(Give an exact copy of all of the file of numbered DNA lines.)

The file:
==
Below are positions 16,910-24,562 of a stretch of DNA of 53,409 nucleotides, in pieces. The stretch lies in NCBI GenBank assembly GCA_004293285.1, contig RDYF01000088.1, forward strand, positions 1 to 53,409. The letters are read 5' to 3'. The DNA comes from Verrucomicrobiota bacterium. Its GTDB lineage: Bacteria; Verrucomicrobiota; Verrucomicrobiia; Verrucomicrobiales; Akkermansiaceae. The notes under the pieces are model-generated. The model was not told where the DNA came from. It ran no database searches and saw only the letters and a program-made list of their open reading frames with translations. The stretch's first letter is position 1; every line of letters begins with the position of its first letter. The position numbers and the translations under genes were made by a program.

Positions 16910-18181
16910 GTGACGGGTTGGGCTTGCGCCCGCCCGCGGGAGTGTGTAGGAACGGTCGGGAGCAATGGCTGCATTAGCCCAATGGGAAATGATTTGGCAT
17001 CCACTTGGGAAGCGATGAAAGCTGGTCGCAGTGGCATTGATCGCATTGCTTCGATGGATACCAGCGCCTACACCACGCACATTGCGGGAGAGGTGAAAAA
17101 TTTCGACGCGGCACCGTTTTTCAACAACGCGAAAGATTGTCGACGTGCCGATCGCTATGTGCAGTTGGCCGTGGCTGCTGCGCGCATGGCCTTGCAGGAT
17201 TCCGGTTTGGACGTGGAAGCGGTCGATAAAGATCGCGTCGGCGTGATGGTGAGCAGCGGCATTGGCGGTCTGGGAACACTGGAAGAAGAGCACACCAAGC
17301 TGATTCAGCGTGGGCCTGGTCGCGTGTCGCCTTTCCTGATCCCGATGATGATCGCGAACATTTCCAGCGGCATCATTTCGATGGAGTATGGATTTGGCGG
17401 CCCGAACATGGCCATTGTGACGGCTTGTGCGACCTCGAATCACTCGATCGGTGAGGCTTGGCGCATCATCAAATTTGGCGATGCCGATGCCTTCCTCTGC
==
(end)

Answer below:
Below are positions 16,910-24,562 of a stretch of DNA of 53,409 nucleotides, in pieces. The stretch lies in NCBI GenBank assembly GCA_004293285.1, contig RDYF01000088.1, forward strand, positions 1 to 53,409. The letters are read 5' to 3'. The DNA comes from Verrucomicrobiota bacterium. Its GTDB lineage: Bacteria; Verrucomicrobiota; Verrucomicrobiia; Verrucomicrobiales; Akkermansiaceae. The notes under the pieces are model-generated. The model was not told where the DNA came from. It ran no database searches and saw only the letters and a program-made list of their open reading frames with translations. The stretch's first letter is position 1; every line of letters begins with the position of its first letter. The position numbers and the translations under genes were made by a program.

Positions 16910-18181
16910 GTGACGGGTTGGGCTTGCGCCCGCCCGCGGGAGTGTGTAGGAACGGTCGGGAGCAATGGCTGCATTAGCCCAATGGGAAATGATTTGGCAT
17001 CCACTTGGGAAGCGATGAAAGCTGGTCGCAGTGGCATTGATCGCATTGCTTCGATGGATACCAGCGCCTACACCACGCACATTGCGGGAGAGGTGAAAAA
17101 TTTCGACGCGGCACCGTTTTTCAACAACGCGAAAGATTGTCGACGTGCCGATCGCTATGTGCAGTTGGCCGTGGCTGCTGCGCGCATGGCCTTGCAGGAT
17201 TCCGGTTTGGACGTGGAAGCGGTCGATAAAGATCGCGTCGGCGTGATGGTGAGCAGCGGCATTGGCGGTCTGGGAACACTGGAAGAAGAGCACACCAAGC
17301 TGATTCAGCGTGGGCCTGGTCGCGTGTCGCCTTTCCTGATCCCGATGATGATCGCGAACATTTCCAGCGGCATCATTTCGATGGAGTATGGATTTGGCGG
17401 CCCGAACATGGCCATTGTGACGGCTTGTGCGACCTCGAATCACTCGATCGGTGAGGCTTGGCGCATCATCAAATTTGGCGATGCCGATGCCTTCCTCTGC